July 23, 2012
King County celebrates 30 years of protecting open space, forests, and farms
Conservation Futures Program proves to be a valuable preservation tool that forges strong partnerships to create a legacy of public lands
Cougar Mountain Regional Wildland Park, the Queen Anne Hill Greenbelt, the Bellevue Botanical Gardens—these are just a few of the irreplaceable green spaces King County has protected from development through its successful Conservation Futures Program, which celebrates its 30th anniversary this year.
“Through the commitment of residents and leaders over the past three decades, we have built a legacy of working forestlands and farms, linked trail systems, and preserved beautiful open space for us – and future generations – to enjoy,” said King County Executive Dow Constantine.
The County and its partners are celebrating 30 years of Conservation Futures with a new website (www.kingcounty.gov/conservationfutures), the first official history of the program, and a volunteer trail-maintenance event on Saturday, July 28.
Since its inception in 1982, Conservation Futures Program funds have been used to preserve more than 110,000 acres across King County, including rugged undeveloped lands, urban parks and greenways and more than 12,000 acres of farmland.
The program’s hallmark is the citizens committee that reviews requests for funding and partnerships with cities, nonprofit groups and volunteers. CFT grants require at least a 100 percent match from other sources, which has leveraged more than $150 million in matching funds over 30 years.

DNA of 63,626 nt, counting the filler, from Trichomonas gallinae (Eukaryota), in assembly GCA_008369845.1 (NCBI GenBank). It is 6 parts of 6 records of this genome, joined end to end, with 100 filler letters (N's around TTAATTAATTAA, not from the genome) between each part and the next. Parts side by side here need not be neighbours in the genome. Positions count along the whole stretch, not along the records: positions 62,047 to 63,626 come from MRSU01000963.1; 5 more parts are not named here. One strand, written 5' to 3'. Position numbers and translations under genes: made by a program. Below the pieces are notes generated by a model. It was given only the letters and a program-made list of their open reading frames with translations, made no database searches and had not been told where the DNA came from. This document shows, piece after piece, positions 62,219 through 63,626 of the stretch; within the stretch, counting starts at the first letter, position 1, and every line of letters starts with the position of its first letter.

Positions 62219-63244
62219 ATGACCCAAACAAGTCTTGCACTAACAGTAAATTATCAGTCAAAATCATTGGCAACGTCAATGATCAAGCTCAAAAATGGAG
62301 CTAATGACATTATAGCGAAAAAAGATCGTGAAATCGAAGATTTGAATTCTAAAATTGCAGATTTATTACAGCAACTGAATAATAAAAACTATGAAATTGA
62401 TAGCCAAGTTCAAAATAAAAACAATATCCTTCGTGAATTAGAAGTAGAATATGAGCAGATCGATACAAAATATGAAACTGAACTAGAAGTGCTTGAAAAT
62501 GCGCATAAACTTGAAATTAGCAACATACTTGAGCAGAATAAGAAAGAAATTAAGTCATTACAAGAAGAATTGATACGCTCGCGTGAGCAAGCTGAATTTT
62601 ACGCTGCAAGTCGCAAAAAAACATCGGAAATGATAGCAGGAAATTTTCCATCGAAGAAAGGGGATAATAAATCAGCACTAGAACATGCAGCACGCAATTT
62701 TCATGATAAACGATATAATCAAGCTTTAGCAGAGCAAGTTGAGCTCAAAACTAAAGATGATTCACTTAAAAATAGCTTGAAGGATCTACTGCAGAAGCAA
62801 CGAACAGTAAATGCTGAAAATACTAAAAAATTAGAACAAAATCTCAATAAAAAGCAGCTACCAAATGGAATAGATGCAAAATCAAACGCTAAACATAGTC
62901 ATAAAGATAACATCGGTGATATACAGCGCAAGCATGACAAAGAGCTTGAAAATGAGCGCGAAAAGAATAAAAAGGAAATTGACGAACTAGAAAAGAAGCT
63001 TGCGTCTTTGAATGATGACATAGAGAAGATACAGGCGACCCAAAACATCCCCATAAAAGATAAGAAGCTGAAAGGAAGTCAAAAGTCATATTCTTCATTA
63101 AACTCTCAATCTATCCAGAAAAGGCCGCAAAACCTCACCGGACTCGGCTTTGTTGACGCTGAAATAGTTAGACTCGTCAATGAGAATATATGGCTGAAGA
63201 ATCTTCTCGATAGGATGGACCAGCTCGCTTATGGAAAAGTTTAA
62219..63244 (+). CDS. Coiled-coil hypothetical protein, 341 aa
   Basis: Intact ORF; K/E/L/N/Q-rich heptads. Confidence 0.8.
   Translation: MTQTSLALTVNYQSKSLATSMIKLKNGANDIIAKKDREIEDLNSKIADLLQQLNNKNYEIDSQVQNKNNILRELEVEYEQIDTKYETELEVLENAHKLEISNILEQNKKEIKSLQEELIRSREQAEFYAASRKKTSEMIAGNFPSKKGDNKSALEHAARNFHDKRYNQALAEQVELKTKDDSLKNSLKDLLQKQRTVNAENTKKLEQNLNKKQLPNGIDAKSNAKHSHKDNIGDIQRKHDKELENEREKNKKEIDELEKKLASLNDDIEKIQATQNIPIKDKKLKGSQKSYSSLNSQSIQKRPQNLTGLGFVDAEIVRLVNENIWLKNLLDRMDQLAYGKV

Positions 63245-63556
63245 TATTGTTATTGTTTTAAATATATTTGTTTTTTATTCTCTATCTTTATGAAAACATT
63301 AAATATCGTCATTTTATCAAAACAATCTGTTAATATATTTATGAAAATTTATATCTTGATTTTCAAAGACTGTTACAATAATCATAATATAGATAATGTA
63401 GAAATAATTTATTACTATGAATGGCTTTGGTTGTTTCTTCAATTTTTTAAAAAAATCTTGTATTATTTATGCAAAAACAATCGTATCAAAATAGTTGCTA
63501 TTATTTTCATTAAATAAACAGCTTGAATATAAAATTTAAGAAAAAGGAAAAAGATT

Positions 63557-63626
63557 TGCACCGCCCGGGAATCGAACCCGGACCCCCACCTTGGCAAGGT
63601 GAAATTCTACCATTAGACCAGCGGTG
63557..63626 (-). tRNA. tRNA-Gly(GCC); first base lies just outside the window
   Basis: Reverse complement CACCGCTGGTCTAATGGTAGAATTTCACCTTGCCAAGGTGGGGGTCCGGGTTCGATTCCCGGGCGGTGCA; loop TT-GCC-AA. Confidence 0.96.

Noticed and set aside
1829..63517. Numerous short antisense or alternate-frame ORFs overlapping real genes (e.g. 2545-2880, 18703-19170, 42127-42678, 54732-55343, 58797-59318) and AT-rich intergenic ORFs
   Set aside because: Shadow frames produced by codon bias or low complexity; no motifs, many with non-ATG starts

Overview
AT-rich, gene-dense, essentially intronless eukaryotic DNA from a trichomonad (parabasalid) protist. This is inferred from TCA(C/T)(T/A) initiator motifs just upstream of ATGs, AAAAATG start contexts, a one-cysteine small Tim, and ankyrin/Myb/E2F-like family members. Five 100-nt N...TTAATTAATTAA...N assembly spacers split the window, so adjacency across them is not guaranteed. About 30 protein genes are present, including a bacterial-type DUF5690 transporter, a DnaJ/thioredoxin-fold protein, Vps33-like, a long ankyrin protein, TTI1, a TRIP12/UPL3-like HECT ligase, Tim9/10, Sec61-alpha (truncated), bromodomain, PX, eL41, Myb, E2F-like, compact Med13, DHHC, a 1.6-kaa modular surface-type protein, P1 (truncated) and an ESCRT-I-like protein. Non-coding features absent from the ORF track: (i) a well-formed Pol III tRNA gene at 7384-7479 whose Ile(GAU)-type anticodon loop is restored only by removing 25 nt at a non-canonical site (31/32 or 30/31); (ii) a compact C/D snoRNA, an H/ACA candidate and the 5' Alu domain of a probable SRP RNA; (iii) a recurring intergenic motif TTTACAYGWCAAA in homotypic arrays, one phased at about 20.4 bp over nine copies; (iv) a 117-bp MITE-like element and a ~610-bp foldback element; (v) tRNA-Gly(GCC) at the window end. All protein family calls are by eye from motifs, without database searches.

The CFT 30th anniversary celebration includes a trail work party sponsored by Washington Trail Association at the top of Cougar Mountain Regional Wildland Park, the first parkland purchased with Conservation Futures in 1982.
The work party is set for Saturday, July 28, from 9 a.m. – 1 p.m. The group will assemble at the Anti-Aircraft Peak Trailhead, at the end of Southeast Cougar Mountain Drive.
Participants are asked to wear appropriate clothing and footwear. Snacks and refreshments provided. The Washington Trails Association is a long time partner with King County in preserving open space and providing access to outdoor recreation and has provided thousands of hours of volunteer work in King County parks.
Additionally, there will be a special geo-caching challenge this fall designed to get people out into parkland, forests and trails that benefited from Conservation Futures. Updates will be available at www.kingcounty.gov/conservationfutures.
Learn more about Conservation Futures at HistoryLink.org; http://www.historylink.org/index.cfm?DisplayPage=output.cfm&file_id=10057.